Planning Defers on Affordable Housing

Planning Defers on Affordable Housing

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Due to changes in state law, coupled with recent legal decisions, an amendment of Alexandria's zoning ordinance to regulate affordable housing options applicable to developers was under consideration by the city Planning Commission at its October meeting. It was deferred due to lack of data available to the commission.

Until this past session of Virginia's General Assembly, Alexandria, like many municipal governments, gave developers the option of either setting aside a certain number of units in a proposed development for affordable housing or paying an established amount into an affordable housing trust fund based on square footage of the development. In Alexandria that amounted to $2 per square foot.

In December 2004, a court ruling on the issue of "voluntary" affordable housing contributions found the so-called "voluntary" contribution did not meet the definition of "voluntary," even though the contribution was made as part of Arlington's "discretionary site plan."

Then the state legislature introduced legislation that would imposed an 18-month moratorium on the "ability of local governments to receive developer contributions for affordable housing, except pursuant to an ordinance granting bonus density in exchange for such contributions," according to the Planning and Zoning Department's staff report to the commission.

The moratorium bill was withdrawn "when Alexandria agreed to accept developer contributions only where they were voluntarily offered, except in instances where such contributions are provided in exchange for bonus density," staff reported to the commission. Thus, the proposed amendment.

As staff noted, "The Zoning Ordinance has for many years allowed a bonus of increased density or height in a development which committed to include affordable housing units on site." The proposed text amendment would do several things to modernize the affordable housing bonus provisions, according to staff.

* It modifies and modernizes the definition of affordability so that units contributed are in line with other city affordable housing programs.

* It specifies that the number of affordable units required in the event a bonus is approved is one-third the number of units made possible by the bonus granted.

* Affordable units may be located on a site other than the development site.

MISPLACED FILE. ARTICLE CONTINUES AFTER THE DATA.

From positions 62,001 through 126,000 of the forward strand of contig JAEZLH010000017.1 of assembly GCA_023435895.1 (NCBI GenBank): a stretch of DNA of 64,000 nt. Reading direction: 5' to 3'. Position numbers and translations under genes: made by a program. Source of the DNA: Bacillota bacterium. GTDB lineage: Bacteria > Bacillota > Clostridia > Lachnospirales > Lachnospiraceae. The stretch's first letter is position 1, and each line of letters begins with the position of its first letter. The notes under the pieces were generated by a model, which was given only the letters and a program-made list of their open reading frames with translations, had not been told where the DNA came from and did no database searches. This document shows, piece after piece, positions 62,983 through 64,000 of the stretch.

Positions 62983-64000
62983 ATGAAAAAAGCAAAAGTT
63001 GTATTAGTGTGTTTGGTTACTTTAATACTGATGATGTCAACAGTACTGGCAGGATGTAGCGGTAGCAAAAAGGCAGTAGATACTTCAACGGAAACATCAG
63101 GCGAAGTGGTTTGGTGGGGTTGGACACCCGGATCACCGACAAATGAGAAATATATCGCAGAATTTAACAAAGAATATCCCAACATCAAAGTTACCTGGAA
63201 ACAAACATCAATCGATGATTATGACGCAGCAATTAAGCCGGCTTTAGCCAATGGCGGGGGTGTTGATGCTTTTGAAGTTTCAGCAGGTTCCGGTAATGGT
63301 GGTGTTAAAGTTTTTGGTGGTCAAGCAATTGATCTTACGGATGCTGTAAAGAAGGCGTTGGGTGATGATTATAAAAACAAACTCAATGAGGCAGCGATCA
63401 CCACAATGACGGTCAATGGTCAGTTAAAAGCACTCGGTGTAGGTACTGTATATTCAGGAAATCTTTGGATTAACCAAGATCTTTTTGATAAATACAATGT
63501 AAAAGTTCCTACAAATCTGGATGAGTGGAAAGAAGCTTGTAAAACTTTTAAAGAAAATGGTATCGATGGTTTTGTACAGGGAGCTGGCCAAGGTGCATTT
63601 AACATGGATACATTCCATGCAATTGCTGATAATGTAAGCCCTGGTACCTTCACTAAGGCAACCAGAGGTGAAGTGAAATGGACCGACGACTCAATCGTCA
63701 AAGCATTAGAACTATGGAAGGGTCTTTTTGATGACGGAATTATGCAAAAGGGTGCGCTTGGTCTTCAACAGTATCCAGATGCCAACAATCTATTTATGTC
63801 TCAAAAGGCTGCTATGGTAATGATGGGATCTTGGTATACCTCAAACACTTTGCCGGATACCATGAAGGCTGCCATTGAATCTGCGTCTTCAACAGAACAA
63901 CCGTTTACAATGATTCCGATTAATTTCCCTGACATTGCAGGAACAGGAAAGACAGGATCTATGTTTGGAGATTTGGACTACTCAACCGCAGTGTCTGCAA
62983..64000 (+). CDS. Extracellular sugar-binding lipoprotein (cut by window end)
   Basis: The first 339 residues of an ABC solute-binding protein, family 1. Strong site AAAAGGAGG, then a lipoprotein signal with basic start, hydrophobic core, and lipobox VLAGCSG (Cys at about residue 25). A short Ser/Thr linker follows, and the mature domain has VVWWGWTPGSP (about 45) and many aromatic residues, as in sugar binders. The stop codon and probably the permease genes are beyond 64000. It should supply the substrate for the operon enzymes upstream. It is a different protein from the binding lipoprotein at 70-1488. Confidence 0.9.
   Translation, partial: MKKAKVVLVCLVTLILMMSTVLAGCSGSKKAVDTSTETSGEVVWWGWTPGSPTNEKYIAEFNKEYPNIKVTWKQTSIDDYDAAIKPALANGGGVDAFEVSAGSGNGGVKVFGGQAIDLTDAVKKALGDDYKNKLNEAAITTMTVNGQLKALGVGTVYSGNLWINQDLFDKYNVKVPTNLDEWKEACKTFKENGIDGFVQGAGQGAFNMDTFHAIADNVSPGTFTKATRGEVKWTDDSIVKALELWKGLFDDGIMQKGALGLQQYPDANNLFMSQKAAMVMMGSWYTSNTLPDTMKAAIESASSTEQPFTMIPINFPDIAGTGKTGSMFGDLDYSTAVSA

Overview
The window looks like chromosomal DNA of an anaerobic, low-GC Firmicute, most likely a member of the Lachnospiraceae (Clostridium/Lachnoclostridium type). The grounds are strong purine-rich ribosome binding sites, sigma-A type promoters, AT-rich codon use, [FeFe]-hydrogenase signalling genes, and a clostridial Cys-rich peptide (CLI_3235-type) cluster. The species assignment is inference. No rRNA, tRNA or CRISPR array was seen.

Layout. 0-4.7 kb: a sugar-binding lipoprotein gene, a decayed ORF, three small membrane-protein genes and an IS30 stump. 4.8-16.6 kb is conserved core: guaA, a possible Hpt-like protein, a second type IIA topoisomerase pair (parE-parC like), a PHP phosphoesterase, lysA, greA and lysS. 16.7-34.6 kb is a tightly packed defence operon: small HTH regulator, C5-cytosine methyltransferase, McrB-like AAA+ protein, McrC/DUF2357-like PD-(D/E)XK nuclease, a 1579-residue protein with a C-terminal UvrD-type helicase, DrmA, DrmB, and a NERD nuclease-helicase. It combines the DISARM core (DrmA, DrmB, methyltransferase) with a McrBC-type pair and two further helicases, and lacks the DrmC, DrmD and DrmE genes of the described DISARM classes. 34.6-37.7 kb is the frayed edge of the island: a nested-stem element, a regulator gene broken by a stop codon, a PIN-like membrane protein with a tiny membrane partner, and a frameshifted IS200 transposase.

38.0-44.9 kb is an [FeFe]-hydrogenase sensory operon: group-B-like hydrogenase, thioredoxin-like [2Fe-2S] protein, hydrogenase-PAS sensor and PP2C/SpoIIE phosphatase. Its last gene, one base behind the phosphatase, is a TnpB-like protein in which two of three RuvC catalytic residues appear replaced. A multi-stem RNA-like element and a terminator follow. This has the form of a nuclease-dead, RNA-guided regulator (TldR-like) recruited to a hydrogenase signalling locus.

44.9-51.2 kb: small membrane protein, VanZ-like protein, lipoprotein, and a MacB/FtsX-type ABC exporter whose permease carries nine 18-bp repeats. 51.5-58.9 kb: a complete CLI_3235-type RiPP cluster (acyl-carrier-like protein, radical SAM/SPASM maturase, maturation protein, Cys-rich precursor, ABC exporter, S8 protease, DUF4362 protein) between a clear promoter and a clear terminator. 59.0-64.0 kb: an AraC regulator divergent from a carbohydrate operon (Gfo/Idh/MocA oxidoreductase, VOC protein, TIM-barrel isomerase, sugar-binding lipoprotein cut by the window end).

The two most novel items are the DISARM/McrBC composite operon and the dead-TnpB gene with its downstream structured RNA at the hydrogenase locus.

* The bonus provision would retain the need for a Special Use Permit with added language "to address the concern expressed for additional density or height in inappropriate places."

During the discussion, Mildrilyn Davis, director, Alexandria Housing Administration, told the commission, "Due to the action of the General Assembly the purpose of the amendment is to quantify the level of affordable housing within a development. In some cases it would be desirable to allow developers to provide affordable housing units off site."

Commissioner H. Stewart Dunn Jr., asked Davis, "Was there a cost benefit study done to arrive at the one-third recommendation?" The answer was that it came from the developers.

"It seems we are paying a big price for minimal results. I am not comfortable with this," Dunn said.

Planning Commission chairman Eric Wagner asked if the city had done an economic analysis before recommending the text amendment. Mark Jinks, assistant city manager, Fiscal and Financial Affairs, stated that "a great deal of analysis had been done" and could be provided to the commission. With that the vote on the amendment was deferred until the November meeting.

In other actions, the commission:

* Approved the subdivision of 1226 N. Pegram St. into five lots along with a site plan for four single family homes. The 3.24 acre site now contains only one single family home. The proposed new lots will range in size from 20,004 square feet to 21,159 square feet. This is "comparable to adjoining R-20 lots," according to the staff report.

* Approved a Special Use Permit to operate a convenience store with alcoholic beverages within a residential building at 1201 Braddock Lane, based on the qualification that there would be no access to the store from the street. The site is developed with a 183-unit high-rise apartment building. Access to the property is from Braddock Place.

* Approved extended hours and the sale of liquor at an existing restaurant at 907 King St. owned by Lek's Family, Inc. Present hours are 7 a.m. to 10 p.m. Sunday through Thursday and 7 a.m. to 11 p.m. Friday and Saturday. Newly approved hours will be 10 a.m. to 11 p.m. Sunday through Thursday and 10 a.m. to 1 a.m. Friday and Saturday.